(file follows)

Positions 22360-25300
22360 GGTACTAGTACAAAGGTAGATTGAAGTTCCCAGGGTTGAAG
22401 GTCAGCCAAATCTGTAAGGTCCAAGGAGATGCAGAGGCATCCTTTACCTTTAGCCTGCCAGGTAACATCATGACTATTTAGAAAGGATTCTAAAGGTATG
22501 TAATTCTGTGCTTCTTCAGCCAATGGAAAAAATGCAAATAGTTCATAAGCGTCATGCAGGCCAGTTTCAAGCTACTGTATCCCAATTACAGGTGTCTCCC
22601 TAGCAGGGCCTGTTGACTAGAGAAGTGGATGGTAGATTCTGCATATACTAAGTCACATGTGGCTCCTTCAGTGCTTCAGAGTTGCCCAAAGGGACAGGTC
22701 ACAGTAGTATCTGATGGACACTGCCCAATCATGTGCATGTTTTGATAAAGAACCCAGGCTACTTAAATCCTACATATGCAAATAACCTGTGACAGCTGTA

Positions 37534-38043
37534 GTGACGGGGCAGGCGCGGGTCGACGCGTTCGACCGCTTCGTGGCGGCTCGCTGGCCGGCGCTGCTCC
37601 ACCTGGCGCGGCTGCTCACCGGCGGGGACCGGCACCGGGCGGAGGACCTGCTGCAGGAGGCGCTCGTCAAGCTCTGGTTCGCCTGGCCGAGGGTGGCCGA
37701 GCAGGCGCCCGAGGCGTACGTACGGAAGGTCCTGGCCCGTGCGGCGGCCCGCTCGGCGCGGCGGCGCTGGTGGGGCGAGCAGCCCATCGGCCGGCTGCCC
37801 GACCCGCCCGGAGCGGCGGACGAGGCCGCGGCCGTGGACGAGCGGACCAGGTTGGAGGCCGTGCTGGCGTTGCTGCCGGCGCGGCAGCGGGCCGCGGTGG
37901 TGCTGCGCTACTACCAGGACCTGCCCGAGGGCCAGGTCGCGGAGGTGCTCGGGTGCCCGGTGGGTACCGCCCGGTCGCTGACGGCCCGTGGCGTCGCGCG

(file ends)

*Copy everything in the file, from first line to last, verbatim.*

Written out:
Positions 22360-25300
22360 GGTACTAGTACAAAGGTAGATTGAAGTTCCCAGGGTTGAAG
22401 GTCAGCCAAATCTGTAAGGTCCAAGGAGATGCAGAGGCATCCTTTACCTTTAGCCTGCCAGGTAACATCATGACTATTTAGAAAGGATTCTAAAGGTATG
22501 TAATTCTGTGCTTCTTCAGCCAATGGAAAAAATGCAAATAGTTCATAAGCGTCATGCAGGCCAGTTTCAAGCTACTGTATCCCAATTACAGGTGTCTCCC
22601 TAGCAGGGCCTGTTGACTAGAGAAGTGGATGGTAGATTCTGCATATACTAAGTCACATGTGGCTCCTTCAGTGCTTCAGAGTTGCCCAAAGGGACAGGTC
22701 ACAGTAGTATCTGATGGACACTGCCCAATCATGTGCATGTTTTGATAAAGAACCCAGGCTACTTAAATCCTACATATGCAAATAACCTGTGACAGCTGTA

Positions 37534-38043
37534 GTGACGGGGCAGGCGCGGGTCGACGCGTTCGACCGCTTCGTGGCGGCTCGCTGGCCGGCGCTGCTCC
37601 ACCTGGCGCGGCTGCTCACCGGCGGGGACCGGCACCGGGCGGAGGACCTGCTGCAGGAGGCGCTCGTCAAGCTCTGGTTCGCCTGGCCGAGGGTGGCCGA
37701 GCAGGCGCCCGAGGCGTACGTACGGAAGGTCCTGGCCCGTGCGGCGGCCCGCTCGGCGCGGCGGCGCTGGTGGGGCGAGCAGCCCATCGGCCGGCTGCCC
37801 GACCCGCCCGGAGCGGCGGACGAGGCCGCGGCCGTGGACGAGCGGACCAGGTTGGAGGCCGTGCTGGCGTTGCTGCCGGCGCGGCAGCGGGCCGCGGTGG
37901 TGCTGCGCTACTACCAGGACCTGCCCGAGGGCCAGGTCGCGGAGGTGCTCGGGTGCCCGGTGGGTACCGCCCGGTCGCTGACGGCCCGTGGCGTCGCGCG